War Profiteers

War Profiteers, 1917
Christopher Nevinson (1889-1946)
Oil on canvas
BORGM 01631
Image © Russell-Cotes Art Gallery and Museum

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War Profiteers

The artist Christopher Nevinson was a pacifist who worked as an ambulance driver with the Royal Army Medical Corps in World War I. He was profoundly affected by his wartime experiences and translated them into extremely powerful paintings. He later was appointed an Official War Artist. This painting shows two opulent figures, flaunting their prosperity through their hairstyles, hats, makeup and clothes, accrued through their wartime activities and in disregard of the state of the world generally.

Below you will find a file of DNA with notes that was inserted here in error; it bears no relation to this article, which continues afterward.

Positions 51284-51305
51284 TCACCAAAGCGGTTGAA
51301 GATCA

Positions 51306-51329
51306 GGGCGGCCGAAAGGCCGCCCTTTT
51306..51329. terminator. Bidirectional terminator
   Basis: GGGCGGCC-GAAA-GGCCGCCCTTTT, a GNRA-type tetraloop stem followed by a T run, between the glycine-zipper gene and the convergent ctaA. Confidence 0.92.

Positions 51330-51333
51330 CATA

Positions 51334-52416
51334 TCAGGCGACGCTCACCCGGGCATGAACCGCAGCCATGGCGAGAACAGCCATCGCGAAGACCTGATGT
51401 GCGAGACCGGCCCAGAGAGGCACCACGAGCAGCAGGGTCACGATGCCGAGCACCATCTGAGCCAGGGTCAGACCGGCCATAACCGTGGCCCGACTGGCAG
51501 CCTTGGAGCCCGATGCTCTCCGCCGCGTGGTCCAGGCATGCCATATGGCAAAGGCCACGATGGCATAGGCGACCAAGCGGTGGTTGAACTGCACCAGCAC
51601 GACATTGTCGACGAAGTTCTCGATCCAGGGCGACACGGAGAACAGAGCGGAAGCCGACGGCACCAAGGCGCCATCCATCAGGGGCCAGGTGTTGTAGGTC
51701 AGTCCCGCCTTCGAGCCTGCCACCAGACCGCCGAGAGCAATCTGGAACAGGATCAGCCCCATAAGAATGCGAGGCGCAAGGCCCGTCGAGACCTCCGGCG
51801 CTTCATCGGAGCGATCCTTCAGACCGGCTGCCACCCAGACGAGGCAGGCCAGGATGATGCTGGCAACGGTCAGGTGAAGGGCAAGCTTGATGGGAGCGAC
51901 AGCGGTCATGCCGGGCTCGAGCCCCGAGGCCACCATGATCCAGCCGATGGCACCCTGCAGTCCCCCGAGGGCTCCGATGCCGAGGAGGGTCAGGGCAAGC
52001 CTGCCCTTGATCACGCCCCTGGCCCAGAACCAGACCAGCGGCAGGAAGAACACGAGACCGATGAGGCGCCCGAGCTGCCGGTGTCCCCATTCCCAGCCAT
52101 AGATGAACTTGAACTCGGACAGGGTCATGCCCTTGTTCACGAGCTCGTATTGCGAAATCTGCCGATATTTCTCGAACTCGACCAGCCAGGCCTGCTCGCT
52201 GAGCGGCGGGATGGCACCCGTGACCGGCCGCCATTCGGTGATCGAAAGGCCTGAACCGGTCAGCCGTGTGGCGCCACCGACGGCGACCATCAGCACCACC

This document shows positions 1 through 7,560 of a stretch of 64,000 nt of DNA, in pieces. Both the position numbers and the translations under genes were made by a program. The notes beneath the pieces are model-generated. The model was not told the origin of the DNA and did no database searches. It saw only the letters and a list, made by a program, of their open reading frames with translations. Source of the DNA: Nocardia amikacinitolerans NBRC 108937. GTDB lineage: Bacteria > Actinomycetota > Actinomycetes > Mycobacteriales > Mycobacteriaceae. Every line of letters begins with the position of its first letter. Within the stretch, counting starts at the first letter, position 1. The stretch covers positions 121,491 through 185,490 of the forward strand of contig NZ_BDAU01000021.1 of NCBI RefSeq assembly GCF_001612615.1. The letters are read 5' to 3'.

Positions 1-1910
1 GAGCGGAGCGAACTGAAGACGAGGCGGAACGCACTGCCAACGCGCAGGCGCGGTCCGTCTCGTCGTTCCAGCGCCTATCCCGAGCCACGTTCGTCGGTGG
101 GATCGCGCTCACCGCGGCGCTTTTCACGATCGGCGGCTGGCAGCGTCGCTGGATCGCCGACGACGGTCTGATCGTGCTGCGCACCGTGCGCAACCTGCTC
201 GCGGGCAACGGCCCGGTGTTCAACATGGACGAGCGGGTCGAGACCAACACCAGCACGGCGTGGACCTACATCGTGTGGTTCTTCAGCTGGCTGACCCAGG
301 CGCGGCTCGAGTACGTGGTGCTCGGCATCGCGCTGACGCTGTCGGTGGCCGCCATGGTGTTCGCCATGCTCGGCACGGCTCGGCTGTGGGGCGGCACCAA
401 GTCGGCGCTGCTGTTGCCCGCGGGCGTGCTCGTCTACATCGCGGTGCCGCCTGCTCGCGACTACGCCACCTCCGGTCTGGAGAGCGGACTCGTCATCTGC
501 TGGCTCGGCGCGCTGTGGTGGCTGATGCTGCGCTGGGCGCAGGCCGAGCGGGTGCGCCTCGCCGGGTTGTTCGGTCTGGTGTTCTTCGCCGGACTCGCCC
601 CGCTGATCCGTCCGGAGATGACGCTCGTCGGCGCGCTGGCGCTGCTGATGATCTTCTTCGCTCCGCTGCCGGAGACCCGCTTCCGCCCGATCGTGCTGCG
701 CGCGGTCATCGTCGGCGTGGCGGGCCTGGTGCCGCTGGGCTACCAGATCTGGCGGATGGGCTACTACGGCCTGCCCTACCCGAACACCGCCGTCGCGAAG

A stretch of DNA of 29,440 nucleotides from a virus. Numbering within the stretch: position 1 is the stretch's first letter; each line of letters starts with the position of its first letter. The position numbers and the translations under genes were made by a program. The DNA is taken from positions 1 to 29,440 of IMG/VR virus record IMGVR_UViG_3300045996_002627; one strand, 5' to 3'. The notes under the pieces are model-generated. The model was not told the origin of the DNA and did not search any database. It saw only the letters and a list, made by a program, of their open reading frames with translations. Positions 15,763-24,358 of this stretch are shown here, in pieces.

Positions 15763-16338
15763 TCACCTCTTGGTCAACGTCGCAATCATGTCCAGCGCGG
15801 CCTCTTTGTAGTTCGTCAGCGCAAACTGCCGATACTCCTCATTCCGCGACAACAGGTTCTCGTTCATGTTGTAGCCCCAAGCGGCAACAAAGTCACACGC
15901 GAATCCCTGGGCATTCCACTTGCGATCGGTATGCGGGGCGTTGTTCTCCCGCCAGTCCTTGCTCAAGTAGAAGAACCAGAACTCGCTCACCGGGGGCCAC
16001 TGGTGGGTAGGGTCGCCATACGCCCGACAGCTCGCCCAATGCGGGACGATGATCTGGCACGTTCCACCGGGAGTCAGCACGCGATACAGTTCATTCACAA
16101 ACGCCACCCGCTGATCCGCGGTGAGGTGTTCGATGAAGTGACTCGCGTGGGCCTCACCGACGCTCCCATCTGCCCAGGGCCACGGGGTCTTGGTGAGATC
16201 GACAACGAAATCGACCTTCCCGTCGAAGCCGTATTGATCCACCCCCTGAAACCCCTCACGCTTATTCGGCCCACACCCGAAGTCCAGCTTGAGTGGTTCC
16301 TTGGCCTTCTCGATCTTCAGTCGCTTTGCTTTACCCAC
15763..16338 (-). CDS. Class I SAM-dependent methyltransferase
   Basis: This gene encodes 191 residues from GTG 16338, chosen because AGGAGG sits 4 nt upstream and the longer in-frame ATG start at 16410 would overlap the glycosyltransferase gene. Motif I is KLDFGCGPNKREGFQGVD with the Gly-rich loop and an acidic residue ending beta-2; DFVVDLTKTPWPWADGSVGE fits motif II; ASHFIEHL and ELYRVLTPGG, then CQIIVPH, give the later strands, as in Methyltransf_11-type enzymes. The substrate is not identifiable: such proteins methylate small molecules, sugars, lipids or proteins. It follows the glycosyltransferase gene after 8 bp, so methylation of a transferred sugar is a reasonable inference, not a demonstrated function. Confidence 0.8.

It is depicted in a style which is clearly critical of the women, who, far from suffering the devastation wreaked by the war, have stood to make money in some unstated way. Perhaps the shades of blue used serve to emphasise their cold attitude.

The painting was first purchased from the artist by General Sir Ian Hamilton, who is best known for commanding the ill-fated Mediterranean Expeditionary Force during the Battle of Gallipoli during the First World War. The painting was gifted to the Russell-Cotes by the Contemporary Art Society in 1940. The artist is often referred to by his initials C. R. W. Nevinson and was also known as Richard.

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